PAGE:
In the practice of one embodiment of the present invention, the canned green vegetables that have thus far been subjected to at least one sterilization event and have also been stored an indefinite period of time, are opened and the contents therein used as ingredients in vegetable mixtures. The vegetable mixtures are then packed into suitable containers and sterilized. The sterilization of the vegetable mixtures provides at least the second of said plurality of thermal treatments for the canned green vegetable constituents of the vegetable mixtures. In this embodiment, each thermal treatment is a sterilization event. The second sterilization event may be based on low acid or high acid thermal processing guidelines depending upon the nature of the particular vegetable mixture.

The color of the canned green vegetables has been found to become brighter and more uniform after the second sterilization event as compared to their appearance upon opening the cans after the storage period. This is true even of the acidified vegetable mixtures, a result which would have been impossible with conventional canning methods. While not intending to be bound by this theory, the cumulative effect of the thermal processes is believed to result in the enhancement of the color of green vegetables treated in accordance with the invention as compared with those which have been conventionally canned. In the case of the extended sterilization event processing, at least the equivalent of the cumulative thermal exposure of multiple thermal treatments is provided in one event.

In another embodiment of the present invention, the canned green vegetables may simply undergo at least a second thermal treatment in the same can within which they were initially sterilized. This second thermal treatment would follow an indefinite storage period. It has also been found that the aesthetic appearance of green vegetable that have had zinc or copper ions introduced during other steps in the canning process other than via the brine aliquot method also benefit from multiple thermal treatments. Introduction of the metal ion during the blanching step, for example, followed by multiple thermal treatments results in a dramatic improvement in the aesthetic appearance of the canned green vegetables when compared to an ion enriched vegetable that has only received a single thermal treatment.

All of the embodiments of the present invention produce canned green vegetables which display a green color that is superior both in uniformity and aesthetic appeal to the color displayed by conventionally canned green vegetables. Further, the canned green vegetables of the present invention are also free of the negative flavor side effects that accompany alkaline processing. Advantageously, all of the embodiments of the present invention are also free of the restraints that accompany a process in which the zinc or copper ion is incorporated into the blanch water. Because of the ease with which the metal ion concentration of the brine may be regulated via the addition of a concentrated aliquot, as opposed to regulating the blancher's metal ion concentration, the brine incorporation method is clearly superior on a commercial scale. One of the embodiments of the present invention has the added advantage of allowing vegetable processing plants to produce high quality vegetable mixtures from canned green vegetables that have been stored until a lull in plant activity makes it convenient to produce such mixtures.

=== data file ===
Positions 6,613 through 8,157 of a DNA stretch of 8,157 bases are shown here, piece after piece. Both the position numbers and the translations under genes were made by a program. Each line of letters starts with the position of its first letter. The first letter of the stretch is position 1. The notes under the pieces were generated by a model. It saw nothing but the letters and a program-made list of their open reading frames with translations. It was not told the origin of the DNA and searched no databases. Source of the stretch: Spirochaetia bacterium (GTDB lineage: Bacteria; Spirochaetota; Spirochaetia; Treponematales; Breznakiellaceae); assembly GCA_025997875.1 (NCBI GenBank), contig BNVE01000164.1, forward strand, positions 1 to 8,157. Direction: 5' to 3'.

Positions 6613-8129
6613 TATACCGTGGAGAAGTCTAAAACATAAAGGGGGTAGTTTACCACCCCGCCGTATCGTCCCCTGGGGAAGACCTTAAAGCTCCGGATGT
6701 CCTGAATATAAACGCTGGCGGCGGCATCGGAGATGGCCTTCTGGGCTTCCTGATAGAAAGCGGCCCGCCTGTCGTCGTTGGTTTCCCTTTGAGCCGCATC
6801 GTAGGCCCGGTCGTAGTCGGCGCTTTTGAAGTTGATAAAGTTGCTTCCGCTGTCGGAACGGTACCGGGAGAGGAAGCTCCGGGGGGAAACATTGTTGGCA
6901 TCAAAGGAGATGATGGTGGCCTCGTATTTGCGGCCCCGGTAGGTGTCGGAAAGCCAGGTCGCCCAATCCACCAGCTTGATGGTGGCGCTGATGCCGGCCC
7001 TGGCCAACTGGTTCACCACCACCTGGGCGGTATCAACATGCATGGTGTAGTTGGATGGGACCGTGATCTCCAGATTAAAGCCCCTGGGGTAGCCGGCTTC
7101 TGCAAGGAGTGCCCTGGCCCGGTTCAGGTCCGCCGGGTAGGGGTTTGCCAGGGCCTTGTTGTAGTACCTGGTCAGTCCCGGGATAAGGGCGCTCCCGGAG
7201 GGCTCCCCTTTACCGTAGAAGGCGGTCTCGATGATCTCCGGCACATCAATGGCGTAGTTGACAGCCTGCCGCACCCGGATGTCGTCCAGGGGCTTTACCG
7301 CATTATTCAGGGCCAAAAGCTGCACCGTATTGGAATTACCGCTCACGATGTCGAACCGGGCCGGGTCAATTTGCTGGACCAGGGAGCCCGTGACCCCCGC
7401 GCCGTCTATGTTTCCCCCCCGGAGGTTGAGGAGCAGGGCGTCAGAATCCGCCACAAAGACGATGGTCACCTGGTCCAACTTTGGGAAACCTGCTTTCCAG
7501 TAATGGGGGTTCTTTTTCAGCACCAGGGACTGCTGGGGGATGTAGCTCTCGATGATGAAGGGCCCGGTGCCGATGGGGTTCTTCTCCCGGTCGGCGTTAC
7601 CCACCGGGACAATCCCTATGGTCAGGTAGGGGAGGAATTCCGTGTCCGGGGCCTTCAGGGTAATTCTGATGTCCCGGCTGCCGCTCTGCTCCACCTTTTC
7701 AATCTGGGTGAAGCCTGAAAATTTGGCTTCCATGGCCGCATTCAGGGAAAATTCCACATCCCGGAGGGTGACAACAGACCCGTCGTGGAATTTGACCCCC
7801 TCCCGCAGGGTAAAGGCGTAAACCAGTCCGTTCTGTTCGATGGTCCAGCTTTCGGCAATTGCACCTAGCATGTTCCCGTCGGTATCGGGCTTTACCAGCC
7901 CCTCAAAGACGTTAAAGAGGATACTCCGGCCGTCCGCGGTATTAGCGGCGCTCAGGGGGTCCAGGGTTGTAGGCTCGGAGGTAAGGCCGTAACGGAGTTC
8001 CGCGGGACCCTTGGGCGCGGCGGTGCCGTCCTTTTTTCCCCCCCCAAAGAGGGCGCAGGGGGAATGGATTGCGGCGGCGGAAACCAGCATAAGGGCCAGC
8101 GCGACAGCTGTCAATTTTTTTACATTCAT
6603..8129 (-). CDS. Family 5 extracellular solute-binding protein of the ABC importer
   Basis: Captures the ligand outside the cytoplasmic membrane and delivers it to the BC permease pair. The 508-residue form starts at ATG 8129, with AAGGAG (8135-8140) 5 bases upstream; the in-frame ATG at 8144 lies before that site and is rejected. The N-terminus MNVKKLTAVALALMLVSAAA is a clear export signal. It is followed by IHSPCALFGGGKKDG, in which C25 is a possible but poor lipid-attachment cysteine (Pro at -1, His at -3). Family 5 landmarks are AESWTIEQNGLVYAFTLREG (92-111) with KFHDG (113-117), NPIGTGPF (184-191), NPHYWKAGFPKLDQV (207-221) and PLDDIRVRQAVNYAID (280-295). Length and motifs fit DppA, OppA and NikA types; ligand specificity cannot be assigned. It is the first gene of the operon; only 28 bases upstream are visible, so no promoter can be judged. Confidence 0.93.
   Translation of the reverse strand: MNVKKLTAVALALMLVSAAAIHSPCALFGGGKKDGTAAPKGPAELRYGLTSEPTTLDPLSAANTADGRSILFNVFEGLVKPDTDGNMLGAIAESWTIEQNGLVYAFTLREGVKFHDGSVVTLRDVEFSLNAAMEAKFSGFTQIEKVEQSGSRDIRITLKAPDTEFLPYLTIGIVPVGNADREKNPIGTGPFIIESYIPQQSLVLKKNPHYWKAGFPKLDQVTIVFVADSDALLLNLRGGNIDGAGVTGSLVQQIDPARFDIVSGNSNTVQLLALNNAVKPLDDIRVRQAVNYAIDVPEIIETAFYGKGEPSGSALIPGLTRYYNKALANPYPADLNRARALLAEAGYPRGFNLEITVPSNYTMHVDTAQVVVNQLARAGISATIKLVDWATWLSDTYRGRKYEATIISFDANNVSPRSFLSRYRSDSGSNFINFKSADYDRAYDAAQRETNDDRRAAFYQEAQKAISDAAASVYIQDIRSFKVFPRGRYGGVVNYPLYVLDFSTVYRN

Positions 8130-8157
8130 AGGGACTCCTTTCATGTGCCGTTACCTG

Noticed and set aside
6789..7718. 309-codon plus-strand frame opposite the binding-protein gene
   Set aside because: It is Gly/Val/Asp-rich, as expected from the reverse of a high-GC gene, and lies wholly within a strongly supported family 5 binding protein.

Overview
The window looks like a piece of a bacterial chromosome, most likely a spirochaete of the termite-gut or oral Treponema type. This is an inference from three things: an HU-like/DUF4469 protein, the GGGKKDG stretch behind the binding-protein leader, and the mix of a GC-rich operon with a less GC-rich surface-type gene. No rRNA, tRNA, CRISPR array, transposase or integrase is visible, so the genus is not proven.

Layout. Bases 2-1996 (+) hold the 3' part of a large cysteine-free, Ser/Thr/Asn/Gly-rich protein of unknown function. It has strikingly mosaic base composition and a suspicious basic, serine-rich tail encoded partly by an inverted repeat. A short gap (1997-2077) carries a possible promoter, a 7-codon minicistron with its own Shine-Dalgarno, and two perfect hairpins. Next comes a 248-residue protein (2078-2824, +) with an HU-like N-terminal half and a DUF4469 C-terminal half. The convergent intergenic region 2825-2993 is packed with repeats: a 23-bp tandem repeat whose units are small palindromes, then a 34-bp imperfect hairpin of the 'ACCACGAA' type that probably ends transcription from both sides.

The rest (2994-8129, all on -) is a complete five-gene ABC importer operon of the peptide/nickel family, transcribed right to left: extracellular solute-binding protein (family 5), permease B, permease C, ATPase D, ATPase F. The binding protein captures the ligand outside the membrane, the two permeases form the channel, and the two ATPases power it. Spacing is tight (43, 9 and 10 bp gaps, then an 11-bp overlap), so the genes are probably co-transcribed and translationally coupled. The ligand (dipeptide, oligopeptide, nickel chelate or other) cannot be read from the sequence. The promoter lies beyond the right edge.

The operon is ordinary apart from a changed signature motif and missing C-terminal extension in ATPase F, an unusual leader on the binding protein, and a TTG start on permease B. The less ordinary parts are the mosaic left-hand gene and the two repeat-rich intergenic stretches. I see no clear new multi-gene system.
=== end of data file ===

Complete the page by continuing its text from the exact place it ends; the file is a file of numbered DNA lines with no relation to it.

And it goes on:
Patent Citations
Cited PatentFiling datePublication dateApplicantTitle
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Non-Patent Citations
Reference
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Referenced by
Citing PatentFiling datePublication dateApplicantTitle
US5482727 *Jul 21, 1994Jan 9, 1996Friday Canning CorporationMethod for improving the color of containerized green vegetables
US6004601 *Apr 17, 1998Dec 21, 1999Campbell Soup CompanyHigh-concentration-short-time zinc blanch for color and texture improvement of thermally processed green vegetables
US6210729Apr 16, 1999Apr 3, 2001Beech-Nut Nutrition CorporationGreen color of processed vegetables containing a water-insoluble zinc salt of a fatty acid and methods therefor
US7754262 *Oct 26, 2005Jul 13, 2010Cj Cheiljedang Corp.Method of producing mixed greens
US20050276888 *Mar 4, 2005Dec 15, 2005Yanyun ZhaoMethods for maintaining fruit color
US20090047399 *Oct 26, 2005Feb 19, 2009Chang Yong LeeMethod of producing mixed greens
WO2013027067A1 *Aug 24, 2012Feb 28, 2013Crown Packaging Technology, IncImproved food processing in metal cans
Classifications
U.S. Classification426/270, 426/401, 426/615, 426/407, 426/74, 426/131
International ClassificationA23B7/157, A23B7/005, A23B7/06
Cooperative ClassificationA23B7/0056, A23B7/157, A23B7/06
European ClassificationA23B7/005F4, A23B7/06, A23B7/157
Legal Events
DateCodeEventDescription
Nov 22, 1991ASAssignment
Owner name: PILLSBURY COMPANY, THE A CORP. OF DE, MINNESOTA
Free format text: ASSIGNMENT OF ASSIGNORS INTEREST.;ASSIGNOR:KIRK, LAURIE K.;REEL/FRAME:005919/0268
Effective date: 19911115
Owner name: PILLSBURY COMPANY, THE, A CORP. OF DE, MINNESOT
Free format text: ASSIGNMENT OF ASSIGNORS INTEREST.;ASSIGNOR:LEAKE LUTHER H.;REEL/FRAME:005919/0271
Effective date: 19911115
Nov 1, 1995FPAYFee payment
Year of fee payment: 4
Nov 18, 1999FPAYFee payment
Year of fee payment: 8
Oct 31, 2003FPAYFee payment
Year of fee payment: 12
Dec 3, 2003REMIMaintenance fee reminder mailed
Jul 7, 2005ASAssignment
Owner name: GENERAL MILLS MARKETING, INC., MINNESOTA
Free format text: ASSIGNMENT OF ASSIGNORS INTEREST;ASSIGNOR:PILLSBURY COMPANY, THE;REEL/FRAME:016480/0847
Effective date: 20050707